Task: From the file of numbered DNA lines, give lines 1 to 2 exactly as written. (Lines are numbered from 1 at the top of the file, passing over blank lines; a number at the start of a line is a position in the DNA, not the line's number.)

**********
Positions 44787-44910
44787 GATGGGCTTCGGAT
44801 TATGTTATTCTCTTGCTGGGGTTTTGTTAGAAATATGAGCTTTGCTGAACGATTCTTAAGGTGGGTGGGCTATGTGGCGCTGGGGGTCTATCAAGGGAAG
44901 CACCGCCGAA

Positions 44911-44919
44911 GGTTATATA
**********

Positions 44787-44910
44787 GATGGGCTTCGGAT